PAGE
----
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Brussels, 24 November 2010

Environment - Industrial emissions: Commission urges Estonia and Ireland to comply with EU legislation

The European Commission is taking Estonia to the European Court of Justice for its incomplete transposition of a law designed to prevent industrial pollution. Ireland is also being urged to comply with the same piece of legislation, as a number of its agricultural installations still do not meet the requirements of the Directive. On the recommendation of Environment Commissioner Janez Potočnik, the Commission is referring Estonia to the Court and sending Ireland a reasoned opinion. Both Member States have two months to respond.

The infringements concern the EU Directive on Integrated Pollution Prevention and Control (IPPC), which aims to prevent and control industrial emissions to air, water, and soil.

Under European law, industrial and agricultural activities with a high pollution potential must be licensed. The Directive required Member States by 30 October 2007 to issue new permits or reconsider and – where necessary – update existing permits for all industrial installations that were in operation before 30 October 1999.


The Commission has had concerns about the transposition of the IPPC Directive in Estonia for several years, and a failure to amend domestic law is now leading to a Court appearance for Estonia.

The Commission signalled its concerns in 2008, but shortcomings remain. Issues include the incomplete transposition of several definitions, gaps in obligations concerning applications for permits, and problems with access to justice provisions.

These shortcomings were addressed in a Reasoned Opinion on 29 January 2010. In March this year, Estonia agreed to amend its IPPC legislation, but the respective amendments have not been communicated to the Commission, and no action appears to have been taken to date. Estonia is therefore being referred to the European Court of Justice.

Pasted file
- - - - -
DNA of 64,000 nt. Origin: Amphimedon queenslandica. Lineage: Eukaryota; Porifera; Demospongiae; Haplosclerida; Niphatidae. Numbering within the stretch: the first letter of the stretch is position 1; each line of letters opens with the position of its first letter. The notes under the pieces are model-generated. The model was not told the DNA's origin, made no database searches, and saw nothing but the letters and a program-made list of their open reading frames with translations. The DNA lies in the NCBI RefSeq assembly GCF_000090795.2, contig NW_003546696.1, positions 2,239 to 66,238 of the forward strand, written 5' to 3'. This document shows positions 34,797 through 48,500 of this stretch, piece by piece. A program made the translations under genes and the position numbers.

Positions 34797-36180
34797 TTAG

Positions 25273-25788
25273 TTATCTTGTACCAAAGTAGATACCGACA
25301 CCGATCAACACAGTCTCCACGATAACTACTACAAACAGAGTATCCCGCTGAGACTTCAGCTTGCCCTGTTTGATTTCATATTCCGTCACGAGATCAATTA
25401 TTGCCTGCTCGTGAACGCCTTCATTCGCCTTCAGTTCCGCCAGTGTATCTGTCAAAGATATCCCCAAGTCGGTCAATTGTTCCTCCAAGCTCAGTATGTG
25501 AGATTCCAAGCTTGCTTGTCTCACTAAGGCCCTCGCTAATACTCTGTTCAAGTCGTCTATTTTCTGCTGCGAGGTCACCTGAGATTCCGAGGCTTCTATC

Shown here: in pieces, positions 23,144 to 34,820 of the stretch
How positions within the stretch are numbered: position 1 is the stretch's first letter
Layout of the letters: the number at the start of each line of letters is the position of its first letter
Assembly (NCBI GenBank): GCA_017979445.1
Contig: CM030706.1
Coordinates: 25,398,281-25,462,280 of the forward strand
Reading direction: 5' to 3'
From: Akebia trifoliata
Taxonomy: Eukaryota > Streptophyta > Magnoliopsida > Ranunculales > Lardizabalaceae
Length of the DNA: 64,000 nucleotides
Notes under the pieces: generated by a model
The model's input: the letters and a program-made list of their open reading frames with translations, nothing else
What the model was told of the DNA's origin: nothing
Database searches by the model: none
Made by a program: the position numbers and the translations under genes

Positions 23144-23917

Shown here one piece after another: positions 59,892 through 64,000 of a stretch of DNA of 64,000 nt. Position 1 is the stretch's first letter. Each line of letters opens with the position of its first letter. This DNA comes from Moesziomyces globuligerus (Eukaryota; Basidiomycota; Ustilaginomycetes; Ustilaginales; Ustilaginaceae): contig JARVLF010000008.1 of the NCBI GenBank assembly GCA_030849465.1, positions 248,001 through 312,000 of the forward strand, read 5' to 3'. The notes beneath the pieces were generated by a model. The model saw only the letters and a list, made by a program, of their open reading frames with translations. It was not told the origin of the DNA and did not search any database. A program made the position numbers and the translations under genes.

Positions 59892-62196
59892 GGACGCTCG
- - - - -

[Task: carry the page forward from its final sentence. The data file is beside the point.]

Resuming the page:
According to the latest information received from Ireland, at least 26 pig and poultry rearing installations still lack appropriate permits for their operation.

Although the Irish authorities have assured the Commission that that all large pig and poultry rearing installations will operate on the basis of appropriate permits, the Commission is not satisfied with the pace of the permitting process. It is therefore sending a reasoned opinion.

Ireland has two months to comply with the request. Failing this, the Commission may refer the case to the European Court of Justice.


Directive 2008/1/EC concerning integrated pollution prevention and control provides an EU-wide standard for licensing industrial and agricultural activities with a high pollution potential. Permits can only be issued if certain environmental conditions are met, so that the companies themselves bear responsibility for preventing and reducing any pollution they may cause. Permitting ensures that the most appropriate pollution-prevention measures are used, and that waste is recycled or disposed of in the least polluting way possible.

The Commission has taken 7 Member States to Court for infringements of the IPPC Directive (see IP/09/1649 and IP/10/1412).

For current statistics on infringements in general, see:

For more details on infringement procedures in general, see MEMO/10/605

For more information on the IPPC Directive and its implementation:

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